China’s central bank set out the main principles of its fintech ethics governance system in its Fintech Development Plan (2022-2025).
China’s central bank is ramping up efforts to set up an ethics governance system for the fintech sector by the end of the year which will also tighten supervision and tackle risks, suggesting regulation of the industry is far from over.
As algorithms and new technologies including blockchain, AI and big data become increasingly embedded in financial products and services, China’s authorities want to make sure financial institutions and technology companies involved in financial services are operating in an ethical way. They also want to put a regulatory framework in place to hold businesses accountable and punish wrongdoing.
The People’s Bank of China (PBOC) has taken the lead in establishing a fintech ethics governance system that will not only contain rules but also a self-governance framework for companies to follow for both existing and new financial products and services such as online payments, insurance and banking. It will cover issues including the recognition, assessment and navigation of risks stemming from unethical practices.
Setting up the system was one of the first tasks set out in the PBOC’s four-year fintech roadmap published in early January. Its importance was underlined at a March meeting of the central bank’s fintech committee, where it was listed as one of the main policy priorities this year.
The system “will reinforce early warning, monitoring, analysis and agile governance regarding the risks associated with the ethics of technology, guiding relevant institutions to fulfill their responsibilities for ethical governance … to effectively protect the legitimate rights and interests of consumers and serve the real economy,” the PBOC said in a statement on March 23 following the meeting.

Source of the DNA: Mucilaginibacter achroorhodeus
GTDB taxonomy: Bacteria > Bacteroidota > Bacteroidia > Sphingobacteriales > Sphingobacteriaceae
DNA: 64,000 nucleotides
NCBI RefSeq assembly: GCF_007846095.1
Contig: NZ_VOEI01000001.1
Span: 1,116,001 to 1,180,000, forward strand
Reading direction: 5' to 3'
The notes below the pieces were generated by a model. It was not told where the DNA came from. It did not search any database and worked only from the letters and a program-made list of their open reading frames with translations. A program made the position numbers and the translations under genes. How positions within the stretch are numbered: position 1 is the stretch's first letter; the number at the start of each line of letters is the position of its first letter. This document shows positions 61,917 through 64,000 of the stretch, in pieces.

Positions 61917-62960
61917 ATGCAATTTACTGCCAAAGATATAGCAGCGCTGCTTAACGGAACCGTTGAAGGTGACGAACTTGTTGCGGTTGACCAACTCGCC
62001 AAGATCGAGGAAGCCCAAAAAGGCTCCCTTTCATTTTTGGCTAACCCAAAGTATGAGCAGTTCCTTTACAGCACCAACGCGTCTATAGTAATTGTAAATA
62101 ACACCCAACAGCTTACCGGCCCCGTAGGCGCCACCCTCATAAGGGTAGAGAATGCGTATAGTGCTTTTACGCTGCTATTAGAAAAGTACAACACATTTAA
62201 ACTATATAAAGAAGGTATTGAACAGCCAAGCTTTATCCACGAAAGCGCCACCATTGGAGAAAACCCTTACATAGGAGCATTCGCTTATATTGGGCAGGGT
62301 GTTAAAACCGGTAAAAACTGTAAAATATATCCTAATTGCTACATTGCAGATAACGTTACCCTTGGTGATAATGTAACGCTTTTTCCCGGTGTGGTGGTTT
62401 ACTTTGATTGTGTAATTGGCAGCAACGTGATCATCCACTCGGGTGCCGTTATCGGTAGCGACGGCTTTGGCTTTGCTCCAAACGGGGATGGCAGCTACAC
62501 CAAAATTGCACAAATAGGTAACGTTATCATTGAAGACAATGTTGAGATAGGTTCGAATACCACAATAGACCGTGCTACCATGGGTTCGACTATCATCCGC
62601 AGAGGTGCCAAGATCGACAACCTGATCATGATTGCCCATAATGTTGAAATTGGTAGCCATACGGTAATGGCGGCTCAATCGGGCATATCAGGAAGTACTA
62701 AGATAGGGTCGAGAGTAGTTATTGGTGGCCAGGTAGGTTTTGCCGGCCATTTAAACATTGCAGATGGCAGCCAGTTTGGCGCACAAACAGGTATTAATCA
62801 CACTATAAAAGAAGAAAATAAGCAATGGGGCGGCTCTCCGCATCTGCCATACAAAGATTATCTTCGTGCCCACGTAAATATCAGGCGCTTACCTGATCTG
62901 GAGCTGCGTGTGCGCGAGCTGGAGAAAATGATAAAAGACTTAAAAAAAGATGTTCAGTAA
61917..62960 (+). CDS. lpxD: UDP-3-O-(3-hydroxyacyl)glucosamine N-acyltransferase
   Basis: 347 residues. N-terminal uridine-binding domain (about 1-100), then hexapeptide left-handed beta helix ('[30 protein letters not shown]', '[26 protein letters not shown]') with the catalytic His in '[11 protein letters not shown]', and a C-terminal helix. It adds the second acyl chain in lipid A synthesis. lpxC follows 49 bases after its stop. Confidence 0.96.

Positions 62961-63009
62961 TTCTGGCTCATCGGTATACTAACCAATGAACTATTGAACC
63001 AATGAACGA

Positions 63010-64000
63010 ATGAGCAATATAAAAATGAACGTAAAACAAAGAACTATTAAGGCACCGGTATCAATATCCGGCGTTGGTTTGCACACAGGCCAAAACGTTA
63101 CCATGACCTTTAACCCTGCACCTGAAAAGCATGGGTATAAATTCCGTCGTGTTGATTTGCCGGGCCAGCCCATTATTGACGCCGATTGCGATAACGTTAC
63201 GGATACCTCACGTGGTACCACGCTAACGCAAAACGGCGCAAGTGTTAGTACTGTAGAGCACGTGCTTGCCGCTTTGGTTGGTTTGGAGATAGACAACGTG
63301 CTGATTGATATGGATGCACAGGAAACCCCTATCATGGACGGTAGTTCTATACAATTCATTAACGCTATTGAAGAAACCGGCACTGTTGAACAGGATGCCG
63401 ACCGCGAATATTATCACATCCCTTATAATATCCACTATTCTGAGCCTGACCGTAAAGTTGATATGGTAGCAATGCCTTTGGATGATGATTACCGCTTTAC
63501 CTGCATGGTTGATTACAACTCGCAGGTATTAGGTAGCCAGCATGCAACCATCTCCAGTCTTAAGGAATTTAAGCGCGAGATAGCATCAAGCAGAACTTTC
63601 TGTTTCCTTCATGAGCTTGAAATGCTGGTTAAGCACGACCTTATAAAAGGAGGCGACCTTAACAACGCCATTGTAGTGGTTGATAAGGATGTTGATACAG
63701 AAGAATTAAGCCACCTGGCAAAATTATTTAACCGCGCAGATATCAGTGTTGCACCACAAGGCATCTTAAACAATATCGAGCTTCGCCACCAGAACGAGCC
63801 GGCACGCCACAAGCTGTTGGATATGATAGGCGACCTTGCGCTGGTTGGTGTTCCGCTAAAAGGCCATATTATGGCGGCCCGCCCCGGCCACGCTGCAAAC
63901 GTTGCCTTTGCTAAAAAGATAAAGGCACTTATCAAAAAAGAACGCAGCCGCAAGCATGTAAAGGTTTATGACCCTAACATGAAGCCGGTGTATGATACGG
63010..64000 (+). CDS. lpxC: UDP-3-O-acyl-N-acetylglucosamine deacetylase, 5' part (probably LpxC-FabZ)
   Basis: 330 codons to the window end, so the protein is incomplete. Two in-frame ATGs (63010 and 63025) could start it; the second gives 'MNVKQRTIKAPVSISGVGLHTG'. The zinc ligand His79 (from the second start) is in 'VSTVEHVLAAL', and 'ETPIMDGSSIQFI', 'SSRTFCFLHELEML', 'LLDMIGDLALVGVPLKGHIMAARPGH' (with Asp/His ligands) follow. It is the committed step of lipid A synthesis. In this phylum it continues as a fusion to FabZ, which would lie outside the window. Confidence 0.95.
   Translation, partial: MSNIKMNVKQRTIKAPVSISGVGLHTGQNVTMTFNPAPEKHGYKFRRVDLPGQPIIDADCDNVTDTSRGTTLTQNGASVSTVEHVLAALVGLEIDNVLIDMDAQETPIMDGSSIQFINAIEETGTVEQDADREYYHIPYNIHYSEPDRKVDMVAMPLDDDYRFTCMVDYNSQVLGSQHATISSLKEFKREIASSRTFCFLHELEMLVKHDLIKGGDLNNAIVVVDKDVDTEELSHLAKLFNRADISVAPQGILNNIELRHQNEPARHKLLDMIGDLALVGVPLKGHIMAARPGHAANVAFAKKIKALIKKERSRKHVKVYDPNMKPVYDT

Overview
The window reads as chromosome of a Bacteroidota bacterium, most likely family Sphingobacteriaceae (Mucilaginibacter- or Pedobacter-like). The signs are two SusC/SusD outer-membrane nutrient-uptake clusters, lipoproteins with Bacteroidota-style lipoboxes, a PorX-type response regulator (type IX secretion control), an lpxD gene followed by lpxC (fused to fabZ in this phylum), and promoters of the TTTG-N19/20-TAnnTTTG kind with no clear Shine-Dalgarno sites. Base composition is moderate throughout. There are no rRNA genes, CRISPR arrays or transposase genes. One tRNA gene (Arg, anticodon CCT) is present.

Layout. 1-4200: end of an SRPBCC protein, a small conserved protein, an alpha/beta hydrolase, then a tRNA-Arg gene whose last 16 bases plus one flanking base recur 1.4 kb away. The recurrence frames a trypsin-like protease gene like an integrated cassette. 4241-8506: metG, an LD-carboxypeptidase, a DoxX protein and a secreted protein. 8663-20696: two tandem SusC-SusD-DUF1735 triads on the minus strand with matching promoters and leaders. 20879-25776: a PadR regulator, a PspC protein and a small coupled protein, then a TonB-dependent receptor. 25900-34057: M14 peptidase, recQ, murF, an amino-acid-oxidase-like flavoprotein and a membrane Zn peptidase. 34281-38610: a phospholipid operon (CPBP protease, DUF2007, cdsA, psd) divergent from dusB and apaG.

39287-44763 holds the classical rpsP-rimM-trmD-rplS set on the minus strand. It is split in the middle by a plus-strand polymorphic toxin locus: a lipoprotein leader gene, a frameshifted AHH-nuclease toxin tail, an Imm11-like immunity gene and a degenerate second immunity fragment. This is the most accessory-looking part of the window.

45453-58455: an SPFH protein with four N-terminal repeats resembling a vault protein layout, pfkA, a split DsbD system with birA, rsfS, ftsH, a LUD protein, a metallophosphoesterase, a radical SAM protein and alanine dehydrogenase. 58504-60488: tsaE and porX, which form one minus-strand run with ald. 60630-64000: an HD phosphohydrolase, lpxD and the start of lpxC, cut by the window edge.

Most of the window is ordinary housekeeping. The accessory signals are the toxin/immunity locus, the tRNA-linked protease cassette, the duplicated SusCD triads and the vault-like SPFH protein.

The PBOC has been pushing ahead with designing the governance system since mid-April, sources with knowledge of the matter told Caixin. Since the second half of last year, a special taskforce comprising tech experts from a number of major financial institutions and fintech firms has been working to formulate of a set of guidelines (金融领域科技伦理指引) that will deal with problems including data misuse and disorderly competition.
While there are several laws that touch on issues in the technology field, including the Personal Information Protection Law, the Cybersecurity Law, the Data Security Law and the Anti-Monopoly Law, they don’t fully address the matter of ethics governance when it comes to new technologies.
Ethics isn’t the only topic being addressed by fintech regulation. In March 2021, the PBOC published the “Evaluation specification of artificial intelligence algorithm in financial application” (人工智能算法金融应用评价规范), which aims to provide a systematic framework for financial institutions to assess the use of smart algorithms in their products based on security, accuracy and performance so that they can better manage the new technology and prevent risks.